How to Reduce or Delay Your Payments
If loan discharge, cancellation, or forgiveness is not currently available to you, the government also offers options to lower your monthly payments, so you don’t default. Even if you do default, you can often get out of default and qualify for one of these lower payment plans (see Getting Out of Default later in this chapter).
The typical federal student loan repayment plan, called the Standard Repayment Plan, generally gives you up to ten years to repay your student loan (up to 30 years for consolidation loans). Under the Standard Plan, payments are the same amount every month. But the Standard Plan is just one option: there are a number of other payment plans that borrowers can choose instead to manage their loans.
For many borrowers struggling to afford their student loans, income-driven repayment plans are the best option. These plans base monthly payments on your current income, with payments sometimes as low as $0/month, and offer forgiveness of any outstanding balance after 20–25 years of qualifying payments. Other repayment plans may lower your payments (at least initially). These plans do not reduce your total obligation, but they let you pay it off more slowly. This means that additional interest will be added to the loan, and you could end up paying more interest in exchange for more affordable monthly payments.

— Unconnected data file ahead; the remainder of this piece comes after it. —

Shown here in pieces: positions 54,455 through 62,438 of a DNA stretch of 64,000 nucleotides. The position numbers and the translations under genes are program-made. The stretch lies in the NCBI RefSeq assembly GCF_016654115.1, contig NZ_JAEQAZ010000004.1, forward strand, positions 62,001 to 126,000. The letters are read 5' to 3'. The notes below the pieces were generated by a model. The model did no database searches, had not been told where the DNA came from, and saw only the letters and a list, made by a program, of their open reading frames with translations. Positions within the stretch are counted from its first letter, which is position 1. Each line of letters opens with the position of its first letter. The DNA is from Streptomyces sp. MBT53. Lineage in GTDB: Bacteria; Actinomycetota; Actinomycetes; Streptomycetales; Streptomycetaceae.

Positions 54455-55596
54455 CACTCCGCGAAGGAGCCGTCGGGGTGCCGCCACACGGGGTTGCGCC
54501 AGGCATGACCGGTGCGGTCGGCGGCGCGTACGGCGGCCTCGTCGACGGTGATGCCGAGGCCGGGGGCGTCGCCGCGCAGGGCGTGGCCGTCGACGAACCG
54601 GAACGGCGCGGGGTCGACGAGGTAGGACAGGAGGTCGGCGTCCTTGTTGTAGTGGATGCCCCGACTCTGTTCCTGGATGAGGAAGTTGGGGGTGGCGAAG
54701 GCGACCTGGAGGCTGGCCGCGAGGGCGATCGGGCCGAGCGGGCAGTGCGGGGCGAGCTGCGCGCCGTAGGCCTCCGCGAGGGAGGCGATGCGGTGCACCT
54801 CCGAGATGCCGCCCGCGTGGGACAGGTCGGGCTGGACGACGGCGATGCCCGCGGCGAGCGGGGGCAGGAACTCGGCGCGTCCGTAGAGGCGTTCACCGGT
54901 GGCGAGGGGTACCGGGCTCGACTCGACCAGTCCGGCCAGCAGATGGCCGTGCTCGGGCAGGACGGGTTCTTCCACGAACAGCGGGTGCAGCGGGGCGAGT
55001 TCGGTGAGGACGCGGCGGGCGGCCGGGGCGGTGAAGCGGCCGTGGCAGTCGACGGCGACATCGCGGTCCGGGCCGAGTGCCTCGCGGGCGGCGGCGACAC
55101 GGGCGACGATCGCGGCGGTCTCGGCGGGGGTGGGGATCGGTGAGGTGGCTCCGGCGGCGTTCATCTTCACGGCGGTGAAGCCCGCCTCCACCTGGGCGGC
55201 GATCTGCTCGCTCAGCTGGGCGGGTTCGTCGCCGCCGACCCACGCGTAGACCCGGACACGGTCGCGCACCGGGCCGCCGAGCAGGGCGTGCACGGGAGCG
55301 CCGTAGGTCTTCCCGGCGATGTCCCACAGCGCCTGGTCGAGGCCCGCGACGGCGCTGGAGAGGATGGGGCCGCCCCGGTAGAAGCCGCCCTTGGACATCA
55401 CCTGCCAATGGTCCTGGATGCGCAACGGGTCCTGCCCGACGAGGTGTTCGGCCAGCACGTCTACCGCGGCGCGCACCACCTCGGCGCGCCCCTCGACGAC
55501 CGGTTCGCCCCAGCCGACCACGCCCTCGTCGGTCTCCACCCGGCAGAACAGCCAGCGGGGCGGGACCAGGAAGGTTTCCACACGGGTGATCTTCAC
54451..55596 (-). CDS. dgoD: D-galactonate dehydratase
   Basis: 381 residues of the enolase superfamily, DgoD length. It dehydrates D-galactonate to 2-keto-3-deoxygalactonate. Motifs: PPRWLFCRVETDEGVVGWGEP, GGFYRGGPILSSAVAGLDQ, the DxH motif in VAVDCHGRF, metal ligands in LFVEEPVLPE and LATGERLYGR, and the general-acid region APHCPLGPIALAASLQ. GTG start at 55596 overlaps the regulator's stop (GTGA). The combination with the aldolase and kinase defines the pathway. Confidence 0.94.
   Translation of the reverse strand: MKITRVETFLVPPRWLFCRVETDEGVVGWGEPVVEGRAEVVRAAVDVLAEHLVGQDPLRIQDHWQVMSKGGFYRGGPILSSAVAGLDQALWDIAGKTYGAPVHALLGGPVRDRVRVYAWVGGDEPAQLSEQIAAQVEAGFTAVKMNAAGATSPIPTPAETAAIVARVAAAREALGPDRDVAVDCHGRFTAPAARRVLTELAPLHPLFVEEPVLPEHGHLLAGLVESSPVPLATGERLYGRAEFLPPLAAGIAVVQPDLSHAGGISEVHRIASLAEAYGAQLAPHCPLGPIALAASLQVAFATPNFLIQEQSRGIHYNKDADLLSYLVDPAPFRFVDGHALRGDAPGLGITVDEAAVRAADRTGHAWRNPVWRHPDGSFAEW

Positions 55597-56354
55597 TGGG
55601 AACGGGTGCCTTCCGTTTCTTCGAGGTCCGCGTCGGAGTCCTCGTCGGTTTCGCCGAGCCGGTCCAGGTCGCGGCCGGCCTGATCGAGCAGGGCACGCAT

To access these repayment plans, deferments, and forbearances, go to studentaid.gov or contact your loan servicer for assistance.
Income-Driven Repayment Plans. In recent years, the government has created a range of income-driven repayment (IDR) plans. These plans calculate your monthly payment after considering your income. By lowering monthly payments—in some cases to zero—these plans help you avoid default, which prevents tax refund intercepts, wage garnishment, seizure of benefits, and high collection costs.
For these IDR plans, you are required to update your income and family size every year so that your new payment amount can be determined. This is called “recertifying.” If you fail to do so, you may be dropped from the payment plan and your monthly payment will usually increase by a lot! You are also allowed to update your income or family size at other times to lower your payments, for example if you lost your job or your hours were reduced.
If you use an IDR plan, you may find in some instances that your balance continues to grow even though you make monthly payments, as interest will continue to be added to your loans and your monthly payments may be less than the monthly interest charges. However, the government may pay a portion of the interest, depending on your loan type and repayment plan. Also, if you stay on an income-driven repayment plan for twenty or twenty-five years (depending on the plan), any remaining debt is forgiven, though some borrowers may owe taxes because of the forgiven debt.